Skip to main content

The Asus ROG Ally's price is £699 / $699, will release in June

Windows-based Steam Deck rival lacks the usual ROG tax

An Asus ROG Ally being played on a boat.
Image credit: Asus

The final Asus ROG Ally details slipped into place today, as Asus confirmed the price and June 13th release date of its Steam Deck-bothering handheld Windows gaming PC. And it’s honestly not as expensive as I was expecting, given the premium positioning of ROG-branded monitors and keyboards: £699 in the UK and $699 in the US. That’s more than the topmost Steam Deck model, but the ROG Ally is promising generally higher specs.

The UK/US model will employ a purpose-built AMD Ryzen Z1 Extreme APU, powering a 7in, 1920x1080 display. There’s apparently a lower-spec ROG Ally in the works as well, with a slower, non-Extreme Ryzen Z1 chip and a 256GB SSD instead of a 512GB drive. However, Asus’ reps tell me that this won’t release alongside the Z1 Extreme variant in the UK or US come June 13th. Update: ignore that! It turns out the standard Ryzen Z1 model will launch in the US, will also have a 512GB SSD, and will release sometime in Q3 2023 for $599.

James recently bought a load of unusual Steam Deck accessories from Etsy before asking Liam to review them.Watch on YouTube

If you’re reading this post within a few minutes of it going up, then Asus are currently relaying these deets through the ROG Ally launch stream. Press sneak fucks like myself received the price, release date and full specs sheet in advance, providing an even closer look at the Ally’s internals.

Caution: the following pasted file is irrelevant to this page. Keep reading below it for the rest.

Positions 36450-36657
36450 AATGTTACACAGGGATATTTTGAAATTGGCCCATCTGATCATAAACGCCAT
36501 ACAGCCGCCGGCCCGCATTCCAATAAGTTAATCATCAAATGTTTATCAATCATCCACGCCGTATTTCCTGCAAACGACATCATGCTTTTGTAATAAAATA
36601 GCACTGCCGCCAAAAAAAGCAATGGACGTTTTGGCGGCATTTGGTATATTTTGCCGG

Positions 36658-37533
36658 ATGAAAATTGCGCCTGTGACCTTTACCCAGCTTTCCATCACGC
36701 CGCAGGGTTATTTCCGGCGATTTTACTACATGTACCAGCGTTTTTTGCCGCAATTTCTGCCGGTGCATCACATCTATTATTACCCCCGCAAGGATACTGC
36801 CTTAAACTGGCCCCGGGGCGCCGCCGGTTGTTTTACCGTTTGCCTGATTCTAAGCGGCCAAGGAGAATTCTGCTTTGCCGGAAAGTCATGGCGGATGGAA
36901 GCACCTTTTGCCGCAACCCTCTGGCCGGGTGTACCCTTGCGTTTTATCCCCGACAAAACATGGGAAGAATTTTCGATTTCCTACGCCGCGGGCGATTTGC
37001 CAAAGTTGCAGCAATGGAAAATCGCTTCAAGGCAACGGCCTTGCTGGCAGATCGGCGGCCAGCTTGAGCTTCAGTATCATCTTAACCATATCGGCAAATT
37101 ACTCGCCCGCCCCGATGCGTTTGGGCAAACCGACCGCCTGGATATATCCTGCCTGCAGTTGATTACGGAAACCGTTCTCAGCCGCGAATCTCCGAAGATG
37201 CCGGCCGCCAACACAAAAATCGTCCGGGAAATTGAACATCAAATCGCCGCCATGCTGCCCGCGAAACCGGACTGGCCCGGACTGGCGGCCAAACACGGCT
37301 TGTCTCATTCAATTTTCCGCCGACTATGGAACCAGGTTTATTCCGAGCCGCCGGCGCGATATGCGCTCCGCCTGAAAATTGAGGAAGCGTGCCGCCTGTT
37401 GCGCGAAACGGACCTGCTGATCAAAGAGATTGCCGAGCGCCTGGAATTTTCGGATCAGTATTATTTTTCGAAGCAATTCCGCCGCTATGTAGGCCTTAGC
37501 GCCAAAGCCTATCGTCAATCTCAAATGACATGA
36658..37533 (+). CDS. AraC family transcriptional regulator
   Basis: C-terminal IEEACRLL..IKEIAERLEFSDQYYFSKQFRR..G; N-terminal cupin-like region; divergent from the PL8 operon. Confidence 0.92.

That includes more info on the Z1 Extreme itself, an eight core/16 thread chip that can hit CPU clock speeds up to 5.1GHz and GPU clock speeds up to 2.7GHz. As we’ve previously learned, it’s based on AMD Zen 4 core architecture with RDNA 3 graphics tech, a theoretical upgrade on the Steam Deck’s Zen 2/RDNA 2 APU. It will certainly need to be, if it's going to run games on the sharper but more demanding 1080p/120Hz touchscreen; the Deck’s is 1280x800 with a 60Hz refresh rate.

Warhammer 40,000: Darktide being played on an Asus ROG Ally.
Image credit: Asus

Speaking of which, one remaining area of concern is battery life. On paper, the ROG Ally's 40WHr battery matches that of the Steam Deck, while needing to fuel what should be a much more power-hungry screen. Zen 4’s efficiency improvements could help, but we’ll have to see if the ROG Ally can keep going long enough to entertain on longer journeys away from the mains.

It will, at least, be able to run a wider selection of games than the SteamOS-based Deck. By sticking with Windows 11 as its operating system, the ROG Ally will – touch wood – have full compatibility with launchers and platforms outside of Steam, including the Xbox app, so you don’t have to rely on streaming to play your PC Game Pass games. Speaking of, Asus say the ROG Ally will come with three months’ free access to Xbox Game Pass Unlimited, which includes PC Game Pass.

Two women playing on an Asus ROG Ally in docked mode.
Image credit: Asus

I’m more intrigued to try out the ROG Ally every time I hear about it, especially since it’s looking a lot less like the ripoff I feared. Pre-orders open today, though obviously, I’d recommend waiting for independent benchmarks (and battery tests) before putting down cash.

Read this next